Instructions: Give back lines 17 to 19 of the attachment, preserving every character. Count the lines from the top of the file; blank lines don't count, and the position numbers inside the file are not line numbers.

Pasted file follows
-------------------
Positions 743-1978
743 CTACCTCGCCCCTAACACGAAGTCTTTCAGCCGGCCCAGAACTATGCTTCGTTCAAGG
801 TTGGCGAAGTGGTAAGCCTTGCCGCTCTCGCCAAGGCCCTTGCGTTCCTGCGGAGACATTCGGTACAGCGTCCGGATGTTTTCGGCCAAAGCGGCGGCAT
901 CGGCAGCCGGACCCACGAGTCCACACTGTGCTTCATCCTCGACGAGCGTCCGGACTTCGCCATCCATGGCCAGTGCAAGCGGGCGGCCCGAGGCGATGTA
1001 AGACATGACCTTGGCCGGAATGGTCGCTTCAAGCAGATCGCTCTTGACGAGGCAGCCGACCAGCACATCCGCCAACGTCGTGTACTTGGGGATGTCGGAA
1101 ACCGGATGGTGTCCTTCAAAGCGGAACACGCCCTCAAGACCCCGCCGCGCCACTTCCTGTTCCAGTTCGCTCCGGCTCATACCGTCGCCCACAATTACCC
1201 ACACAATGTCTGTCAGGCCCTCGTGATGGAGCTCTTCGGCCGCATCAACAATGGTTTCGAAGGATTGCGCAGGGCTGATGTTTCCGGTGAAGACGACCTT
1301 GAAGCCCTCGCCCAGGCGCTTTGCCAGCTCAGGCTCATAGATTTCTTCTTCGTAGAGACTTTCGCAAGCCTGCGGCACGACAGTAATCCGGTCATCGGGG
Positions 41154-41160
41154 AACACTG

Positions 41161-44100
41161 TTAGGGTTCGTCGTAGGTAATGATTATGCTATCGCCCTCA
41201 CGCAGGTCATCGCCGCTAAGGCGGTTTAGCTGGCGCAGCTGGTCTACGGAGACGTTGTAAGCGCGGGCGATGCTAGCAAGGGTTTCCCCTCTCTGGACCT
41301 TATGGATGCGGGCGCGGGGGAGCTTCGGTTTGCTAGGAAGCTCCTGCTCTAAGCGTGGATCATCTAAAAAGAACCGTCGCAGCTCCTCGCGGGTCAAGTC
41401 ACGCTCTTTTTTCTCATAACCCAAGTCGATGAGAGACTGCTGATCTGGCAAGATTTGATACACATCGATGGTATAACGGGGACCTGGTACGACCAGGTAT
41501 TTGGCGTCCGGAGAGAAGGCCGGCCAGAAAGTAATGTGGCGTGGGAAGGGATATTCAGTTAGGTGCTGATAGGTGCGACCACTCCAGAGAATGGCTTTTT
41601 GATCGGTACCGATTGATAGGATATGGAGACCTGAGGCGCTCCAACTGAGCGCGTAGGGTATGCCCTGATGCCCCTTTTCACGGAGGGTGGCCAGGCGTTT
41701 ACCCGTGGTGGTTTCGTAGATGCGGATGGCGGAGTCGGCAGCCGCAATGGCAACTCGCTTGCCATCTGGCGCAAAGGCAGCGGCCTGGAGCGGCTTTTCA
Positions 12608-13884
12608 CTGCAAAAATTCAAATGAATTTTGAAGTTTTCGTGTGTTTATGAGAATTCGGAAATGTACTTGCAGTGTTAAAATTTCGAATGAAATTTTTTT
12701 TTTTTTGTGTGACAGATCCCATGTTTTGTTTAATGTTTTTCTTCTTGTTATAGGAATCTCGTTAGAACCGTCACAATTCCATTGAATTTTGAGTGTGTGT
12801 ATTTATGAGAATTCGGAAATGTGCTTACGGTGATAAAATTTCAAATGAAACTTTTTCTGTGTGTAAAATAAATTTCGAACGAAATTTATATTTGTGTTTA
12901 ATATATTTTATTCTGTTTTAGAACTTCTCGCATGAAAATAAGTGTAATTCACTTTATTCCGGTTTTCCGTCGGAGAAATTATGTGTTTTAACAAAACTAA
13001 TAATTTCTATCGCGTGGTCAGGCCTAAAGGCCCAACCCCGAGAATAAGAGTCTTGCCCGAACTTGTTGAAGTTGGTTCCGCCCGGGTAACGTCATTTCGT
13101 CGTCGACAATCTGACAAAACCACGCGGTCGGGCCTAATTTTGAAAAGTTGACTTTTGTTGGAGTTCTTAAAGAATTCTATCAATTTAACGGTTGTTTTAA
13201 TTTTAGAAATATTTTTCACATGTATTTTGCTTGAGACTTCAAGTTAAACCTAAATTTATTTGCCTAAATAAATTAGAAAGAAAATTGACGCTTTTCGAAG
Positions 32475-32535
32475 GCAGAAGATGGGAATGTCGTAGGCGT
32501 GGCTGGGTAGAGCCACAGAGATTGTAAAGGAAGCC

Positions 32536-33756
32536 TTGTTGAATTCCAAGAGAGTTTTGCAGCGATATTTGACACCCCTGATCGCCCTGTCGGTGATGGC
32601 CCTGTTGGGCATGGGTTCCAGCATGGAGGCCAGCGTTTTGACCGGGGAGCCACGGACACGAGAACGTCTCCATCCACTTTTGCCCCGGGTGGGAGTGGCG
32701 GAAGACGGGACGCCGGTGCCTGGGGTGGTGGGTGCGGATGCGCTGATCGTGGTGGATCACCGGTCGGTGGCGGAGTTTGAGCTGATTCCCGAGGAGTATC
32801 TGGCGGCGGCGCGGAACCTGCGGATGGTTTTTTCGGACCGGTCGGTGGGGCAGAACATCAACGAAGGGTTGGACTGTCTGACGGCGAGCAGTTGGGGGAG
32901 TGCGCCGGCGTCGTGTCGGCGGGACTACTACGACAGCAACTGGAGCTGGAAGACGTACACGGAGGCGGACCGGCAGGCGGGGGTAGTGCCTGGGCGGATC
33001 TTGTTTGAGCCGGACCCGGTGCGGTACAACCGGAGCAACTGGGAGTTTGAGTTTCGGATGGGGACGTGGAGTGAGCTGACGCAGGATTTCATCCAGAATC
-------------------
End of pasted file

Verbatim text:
41601 GATCGGTACCGATTGATAGGATATGGAGACCTGAGGCGCTCCAACTGAGCGCGTAGGGTATGCCCTGATGCCCCTTTTCACGGAGGGTGGCCAGGCGTTT
41701 ACCCGTGGTGGTTTCGTAGATGCGGATGGCGGAGTCGGCAGCCGCAATGGCAACTCGCTTGCCATCTGGCGCAAAGGCAGCGGCCTGGAGCGGCTTTTCA
Positions 12608-13884